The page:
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Storing credentials in a cross-platform binary file?

by Anonymous Monk
on Sep 11, 2008 at 19:48 UTC ( #710721=perlquestion: print w/ replies, xml ) Need Help??
Anonymous Monk has asked for the wisdom of the Perl Monks concerning the following question:

Looking for some wisdom here: I have a mandate (due to SOx and other audit requirements) to get DB, LDAP, web service, and other usernames/passwords out of my code and into a local file. Essentially if my code needs a set of credentials to access some service, those credentials should be stored in a separate file not subject to version control and not in the path of the web server. Further, those credentials should be encrypted in such a way that the calling script(s) can read them, but should the file fall into the wrong hands the passwords aren't easily recoverable.

Here is the difficulty: I need to be able to share this file across a linux server, two Windows Server 2003 servers, and two Solaris 8 servers without having to manually generate it on each architecture (which eliminates DBM). For futher difficulty I do not have access to compilers on the Solaris servers, so using a XML solution is right out as I can't compile Expat and do not have root access to install sun freeware packages. Additionally, I'd like the files to be binary to discourage casual browsing/modification from other team members who might fiddle with the file with good intentions but not understanding what they're doing.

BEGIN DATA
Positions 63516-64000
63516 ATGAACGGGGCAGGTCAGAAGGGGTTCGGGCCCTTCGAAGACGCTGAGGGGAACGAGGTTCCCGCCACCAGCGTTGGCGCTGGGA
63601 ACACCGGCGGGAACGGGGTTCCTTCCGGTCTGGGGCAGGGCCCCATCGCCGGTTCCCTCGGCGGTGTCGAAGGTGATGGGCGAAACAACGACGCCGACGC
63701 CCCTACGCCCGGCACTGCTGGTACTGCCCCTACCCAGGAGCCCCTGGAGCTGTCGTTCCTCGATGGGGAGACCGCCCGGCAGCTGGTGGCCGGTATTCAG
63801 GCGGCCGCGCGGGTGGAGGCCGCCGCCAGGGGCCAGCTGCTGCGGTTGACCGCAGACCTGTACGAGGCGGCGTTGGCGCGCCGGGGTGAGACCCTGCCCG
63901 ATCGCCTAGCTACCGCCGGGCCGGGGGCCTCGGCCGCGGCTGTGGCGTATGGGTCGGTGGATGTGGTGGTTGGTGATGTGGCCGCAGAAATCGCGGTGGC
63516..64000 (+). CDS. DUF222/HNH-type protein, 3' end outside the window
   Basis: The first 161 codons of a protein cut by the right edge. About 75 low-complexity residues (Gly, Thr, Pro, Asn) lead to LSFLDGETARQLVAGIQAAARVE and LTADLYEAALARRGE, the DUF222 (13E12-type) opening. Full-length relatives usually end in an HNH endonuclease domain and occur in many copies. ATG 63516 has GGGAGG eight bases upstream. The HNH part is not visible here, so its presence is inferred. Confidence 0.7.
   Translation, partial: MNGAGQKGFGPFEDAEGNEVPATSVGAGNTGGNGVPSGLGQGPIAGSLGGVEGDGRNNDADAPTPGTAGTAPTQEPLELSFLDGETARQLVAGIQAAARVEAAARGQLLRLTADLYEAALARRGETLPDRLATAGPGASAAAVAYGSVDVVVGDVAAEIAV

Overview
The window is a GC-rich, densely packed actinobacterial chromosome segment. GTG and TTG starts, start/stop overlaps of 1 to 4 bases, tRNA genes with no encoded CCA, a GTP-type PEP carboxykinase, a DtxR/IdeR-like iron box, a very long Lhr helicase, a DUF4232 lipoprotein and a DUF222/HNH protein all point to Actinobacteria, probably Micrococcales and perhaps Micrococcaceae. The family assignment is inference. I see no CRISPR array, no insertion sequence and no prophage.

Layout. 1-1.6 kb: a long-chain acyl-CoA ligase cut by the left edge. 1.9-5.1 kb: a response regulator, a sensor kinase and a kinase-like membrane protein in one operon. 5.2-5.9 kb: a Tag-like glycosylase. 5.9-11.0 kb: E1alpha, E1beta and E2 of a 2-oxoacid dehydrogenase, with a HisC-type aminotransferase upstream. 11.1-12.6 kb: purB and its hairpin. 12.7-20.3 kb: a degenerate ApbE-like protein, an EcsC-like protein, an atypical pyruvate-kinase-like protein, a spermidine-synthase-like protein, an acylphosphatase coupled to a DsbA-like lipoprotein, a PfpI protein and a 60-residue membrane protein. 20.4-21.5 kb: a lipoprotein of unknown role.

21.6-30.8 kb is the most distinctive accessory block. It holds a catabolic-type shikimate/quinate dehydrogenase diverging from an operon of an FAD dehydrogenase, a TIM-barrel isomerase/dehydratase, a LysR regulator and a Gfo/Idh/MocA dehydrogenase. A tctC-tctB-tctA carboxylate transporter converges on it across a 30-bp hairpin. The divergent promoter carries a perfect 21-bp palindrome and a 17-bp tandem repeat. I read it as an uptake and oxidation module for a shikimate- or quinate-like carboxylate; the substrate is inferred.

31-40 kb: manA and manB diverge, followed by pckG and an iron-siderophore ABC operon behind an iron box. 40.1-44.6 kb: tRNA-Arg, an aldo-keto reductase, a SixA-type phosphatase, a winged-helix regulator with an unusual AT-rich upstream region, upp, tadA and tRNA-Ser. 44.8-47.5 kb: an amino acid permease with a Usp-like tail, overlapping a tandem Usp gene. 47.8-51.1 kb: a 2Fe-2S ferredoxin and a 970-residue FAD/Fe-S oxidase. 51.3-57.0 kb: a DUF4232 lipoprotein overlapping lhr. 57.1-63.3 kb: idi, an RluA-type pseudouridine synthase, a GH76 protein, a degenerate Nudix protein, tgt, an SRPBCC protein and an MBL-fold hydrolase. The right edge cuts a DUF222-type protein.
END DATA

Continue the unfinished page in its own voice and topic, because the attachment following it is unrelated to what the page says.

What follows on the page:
So here are my current thoughts: Create a module to wrap around an SQLite DB. SQLite is available on all of the platforms, and the DB file itself is guaranteed to be portable (according to SQLite docs). I can add new credentials to the DB on one server and distribute the DB file to the others without having to modify it. I can use an encryption module to store the password before it goes in the DB file, so that meets the encryption requirement. However I can't help but think an SQL engine is overkill for this.

Next option would be similar to above but wrap around an SDM_File instead. Gotchas here would be the length restriction of the DBM files, and is SDM_File always going to be portable across environments? And is it reliable?

There are obviously plenty of other options, such as rolling my own binary file format or using some sort of obfuscated text or ini-file format.. But again with text I'm afraid others with access to the server might be tempted to tinker with the file.

Does anyone know of solutions for this that might already exist in CPAN? The closest I can find is DBIx::Password, but as far as I can tell the credentials are stored in plain text in perl modules, and this would not help for web services, LDAP, etc.

Any advice?

Comment on Storing credentials in a cross-platform binary file?
Re: Storing credentials in a cross-platform binary file?